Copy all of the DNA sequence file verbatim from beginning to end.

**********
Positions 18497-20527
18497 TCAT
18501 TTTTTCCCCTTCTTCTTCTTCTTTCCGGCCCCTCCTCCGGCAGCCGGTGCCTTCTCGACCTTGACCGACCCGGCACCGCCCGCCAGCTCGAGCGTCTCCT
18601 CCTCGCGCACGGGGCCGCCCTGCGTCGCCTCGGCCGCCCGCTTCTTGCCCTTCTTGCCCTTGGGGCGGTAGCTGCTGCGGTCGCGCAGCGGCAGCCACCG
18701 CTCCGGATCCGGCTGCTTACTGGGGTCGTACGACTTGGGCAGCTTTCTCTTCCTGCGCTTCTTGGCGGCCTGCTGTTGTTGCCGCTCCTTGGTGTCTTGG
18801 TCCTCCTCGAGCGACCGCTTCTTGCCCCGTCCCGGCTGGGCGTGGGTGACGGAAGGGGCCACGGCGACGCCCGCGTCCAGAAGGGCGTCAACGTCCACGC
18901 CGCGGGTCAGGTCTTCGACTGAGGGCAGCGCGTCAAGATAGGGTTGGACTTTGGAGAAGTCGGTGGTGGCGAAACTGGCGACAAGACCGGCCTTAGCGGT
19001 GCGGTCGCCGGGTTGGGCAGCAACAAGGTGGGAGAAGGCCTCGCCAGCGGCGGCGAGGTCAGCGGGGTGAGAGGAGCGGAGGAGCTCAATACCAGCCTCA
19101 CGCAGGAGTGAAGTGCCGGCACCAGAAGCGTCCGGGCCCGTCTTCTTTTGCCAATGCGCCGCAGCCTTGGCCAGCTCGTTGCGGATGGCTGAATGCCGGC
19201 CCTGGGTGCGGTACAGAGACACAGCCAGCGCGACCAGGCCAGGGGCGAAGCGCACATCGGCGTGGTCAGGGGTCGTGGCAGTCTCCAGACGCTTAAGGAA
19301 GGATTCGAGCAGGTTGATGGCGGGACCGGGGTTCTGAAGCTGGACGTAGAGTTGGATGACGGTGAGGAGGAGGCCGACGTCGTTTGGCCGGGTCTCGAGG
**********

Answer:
Positions 18497-20527
18497 TCAT
18501 TTTTTCCCCTTCTTCTTCTTCTTTCCGGCCCCTCCTCCGGCAGCCGGTGCCTTCTCGACCTTGACCGACCCGGCACCGCCCGCCAGCTCGAGCGTCTCCT
18601 CCTCGCGCACGGGGCCGCCCTGCGTCGCCTCGGCCGCCCGCTTCTTGCCCTTCTTGCCCTTGGGGCGGTAGCTGCTGCGGTCGCGCAGCGGCAGCCACCG
18701 CTCCGGATCCGGCTGCTTACTGGGGTCGTACGACTTGGGCAGCTTTCTCTTCCTGCGCTTCTTGGCGGCCTGCTGTTGTTGCCGCTCCTTGGTGTCTTGG
18801 TCCTCCTCGAGCGACCGCTTCTTGCCCCGTCCCGGCTGGGCGTGGGTGACGGAAGGGGCCACGGCGACGCCCGCGTCCAGAAGGGCGTCAACGTCCACGC
18901 CGCGGGTCAGGTCTTCGACTGAGGGCAGCGCGTCAAGATAGGGTTGGACTTTGGAGAAGTCGGTGGTGGCGAAACTGGCGACAAGACCGGCCTTAGCGGT
19001 GCGGTCGCCGGGTTGGGCAGCAACAAGGTGGGAGAAGGCCTCGCCAGCGGCGGCGAGGTCAGCGGGGTGAGAGGAGCGGAGGAGCTCAATACCAGCCTCA
19101 CGCAGGAGTGAAGTGCCGGCACCAGAAGCGTCCGGGCCCGTCTTCTTTTGCCAATGCGCCGCAGCCTTGGCCAGCTCGTTGCGGATGGCTGAATGCCGGC
19201 CCTGGGTGCGGTACAGAGACACAGCCAGCGCGACCAGGCCAGGGGCGAAGCGCACATCGGCGTGGTCAGGGGTCGTGGCAGTCTCCAGACGCTTAAGGAA
19301 GGATTCGAGCAGGTTGATGGCGGGACCGGGGTTCTGAAGCTGGACGTAGAGTTGGATGACGGTGAGGAGGAGGCCGACGTCGTTTGGCCGGGTCTCGAGG